For the last few months I’ve been travelling about and doing a talk on emoji at various conferences.

The full talk title is:

The Power ⚡️ and Responsibility 😓 of Unicode Adoption ⚡️

As you can see, this talk title is a little bit interesting, since there’s not one, but three emoji.

This has caused a few issues in the past…

The first time I saw my talk title appear on printed media… they removed the emoji entirely.

Asking the organisers on this one, apparently I really confused the printers!

Thankfully, DjangoCon Europe had an abundant amount of emoji stickers, so I was able to correct this.

The printed booklet was also an issue. These emoji look slightly off, and weren’t in colour (the entire booklet was black and white)

However, I have another little nugget in my abstract. It has “🤔”, a Unicode 8.0 (2015) emoji that didn’t work on a lot of systems, include macOS, only a few months ago.

So in the printed program, it just shows up as a box.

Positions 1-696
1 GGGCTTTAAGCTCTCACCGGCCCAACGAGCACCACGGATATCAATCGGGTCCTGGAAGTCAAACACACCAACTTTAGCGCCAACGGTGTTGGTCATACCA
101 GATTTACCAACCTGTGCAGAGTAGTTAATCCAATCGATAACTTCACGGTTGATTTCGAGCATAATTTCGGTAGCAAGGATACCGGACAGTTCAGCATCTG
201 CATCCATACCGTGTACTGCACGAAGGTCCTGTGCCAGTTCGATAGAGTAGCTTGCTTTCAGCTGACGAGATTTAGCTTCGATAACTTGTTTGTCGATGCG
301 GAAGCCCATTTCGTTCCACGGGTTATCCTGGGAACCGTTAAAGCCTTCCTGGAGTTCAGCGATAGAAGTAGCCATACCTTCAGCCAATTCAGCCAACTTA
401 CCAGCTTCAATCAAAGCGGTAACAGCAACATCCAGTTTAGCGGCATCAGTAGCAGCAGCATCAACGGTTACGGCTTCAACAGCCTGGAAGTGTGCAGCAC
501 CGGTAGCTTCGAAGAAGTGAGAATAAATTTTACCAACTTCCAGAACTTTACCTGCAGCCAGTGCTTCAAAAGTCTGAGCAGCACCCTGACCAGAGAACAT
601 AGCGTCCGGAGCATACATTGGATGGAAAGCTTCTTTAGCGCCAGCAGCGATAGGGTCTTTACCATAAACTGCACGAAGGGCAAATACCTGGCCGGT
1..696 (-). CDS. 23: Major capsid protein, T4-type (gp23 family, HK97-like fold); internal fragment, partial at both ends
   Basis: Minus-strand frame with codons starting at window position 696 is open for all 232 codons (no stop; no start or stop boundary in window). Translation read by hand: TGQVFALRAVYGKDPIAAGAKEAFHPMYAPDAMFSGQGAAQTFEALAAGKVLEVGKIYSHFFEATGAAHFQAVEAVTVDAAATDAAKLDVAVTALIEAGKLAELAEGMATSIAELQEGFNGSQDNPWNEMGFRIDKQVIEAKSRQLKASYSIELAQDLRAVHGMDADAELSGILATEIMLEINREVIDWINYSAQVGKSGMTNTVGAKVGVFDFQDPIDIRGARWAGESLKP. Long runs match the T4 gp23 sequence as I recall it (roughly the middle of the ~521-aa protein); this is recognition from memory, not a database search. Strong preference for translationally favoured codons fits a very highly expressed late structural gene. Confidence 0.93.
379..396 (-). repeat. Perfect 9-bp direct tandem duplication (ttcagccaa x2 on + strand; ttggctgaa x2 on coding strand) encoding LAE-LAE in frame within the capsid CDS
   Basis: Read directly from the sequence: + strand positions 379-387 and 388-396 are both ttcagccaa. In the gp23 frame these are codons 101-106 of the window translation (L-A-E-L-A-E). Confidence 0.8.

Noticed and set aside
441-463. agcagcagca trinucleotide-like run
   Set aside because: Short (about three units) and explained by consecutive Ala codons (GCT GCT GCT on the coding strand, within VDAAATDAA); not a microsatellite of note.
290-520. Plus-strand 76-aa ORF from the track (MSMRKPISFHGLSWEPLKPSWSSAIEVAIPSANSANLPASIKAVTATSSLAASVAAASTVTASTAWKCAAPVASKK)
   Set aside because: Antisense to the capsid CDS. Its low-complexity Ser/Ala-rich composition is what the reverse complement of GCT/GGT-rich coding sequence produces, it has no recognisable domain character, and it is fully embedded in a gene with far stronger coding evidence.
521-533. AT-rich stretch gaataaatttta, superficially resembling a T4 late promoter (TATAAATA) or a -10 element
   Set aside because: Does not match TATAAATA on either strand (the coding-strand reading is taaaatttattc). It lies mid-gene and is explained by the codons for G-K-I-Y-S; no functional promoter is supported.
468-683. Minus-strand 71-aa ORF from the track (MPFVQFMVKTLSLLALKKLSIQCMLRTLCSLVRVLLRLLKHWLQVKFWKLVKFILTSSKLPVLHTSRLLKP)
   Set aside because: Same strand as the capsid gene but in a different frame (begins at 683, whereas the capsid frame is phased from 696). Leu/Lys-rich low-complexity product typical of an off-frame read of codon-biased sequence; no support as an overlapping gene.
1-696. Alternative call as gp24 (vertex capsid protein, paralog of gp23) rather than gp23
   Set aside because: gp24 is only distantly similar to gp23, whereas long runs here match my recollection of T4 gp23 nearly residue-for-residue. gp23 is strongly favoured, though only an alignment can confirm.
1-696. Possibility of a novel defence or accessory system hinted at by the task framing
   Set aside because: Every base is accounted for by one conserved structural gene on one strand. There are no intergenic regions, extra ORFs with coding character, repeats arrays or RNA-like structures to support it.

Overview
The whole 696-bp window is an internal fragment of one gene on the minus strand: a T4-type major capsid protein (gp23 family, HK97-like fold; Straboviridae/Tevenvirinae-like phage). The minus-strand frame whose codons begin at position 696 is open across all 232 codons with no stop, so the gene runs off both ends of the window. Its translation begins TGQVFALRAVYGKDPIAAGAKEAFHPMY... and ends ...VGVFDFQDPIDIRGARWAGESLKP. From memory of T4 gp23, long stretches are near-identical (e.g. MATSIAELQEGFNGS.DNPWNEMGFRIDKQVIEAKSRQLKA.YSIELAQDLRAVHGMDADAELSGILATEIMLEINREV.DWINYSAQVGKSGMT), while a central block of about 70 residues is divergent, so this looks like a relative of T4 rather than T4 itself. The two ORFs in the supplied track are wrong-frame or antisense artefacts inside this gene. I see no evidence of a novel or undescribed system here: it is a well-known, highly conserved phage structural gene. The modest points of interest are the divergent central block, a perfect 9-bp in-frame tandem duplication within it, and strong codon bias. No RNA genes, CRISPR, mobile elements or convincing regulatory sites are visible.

Thankfully, those who make their own artisnal emoji by hand can get around these issues (Art by Idan Gazit)

The one time I was on a digital display (and remembered to take a photo) I got wonderful black and white icons again.

You’ll notice these are the same as the ones from the booklet above. These are Windows emoji before they went colour, so Windows 8.0 or below. It could be Windows XP. Which isn’t surprising given it’s a digital display.

In the printed copy of the program guide, it was just spaces.

Although, the AV team got a wonderful version.

And the MC for my talk got another version, which meant she introduced my talk as “The Power, lightning bolt, and responsibility, square, of unicode adoption, square”. <3

One of the only conferences to get it 100% right was /dev/world, an Apple user conference.

They even got the 2015 vintage emoji right. Bless.

I’ve also gotten some marvelous talk feedback, based on me, er, “stress testing” various paper submission software:

From the wonderful /dev/world organisers:

“Our CFP system handles emoji just fine, thank you. (Good proposal!)”


And from a conference which I submitted a security-related version of the talk, with only emoji in the title, I asked for a copy of my proposal submission (because they were using Google Docs).

This is what they sent back:

title: ������ (LOL)

So now you know how emoji can break your talk titles.. don’t do it. I only use it because that’s what my talk is about. If your talk isn’t on emoji, please don’t use things that will break systems.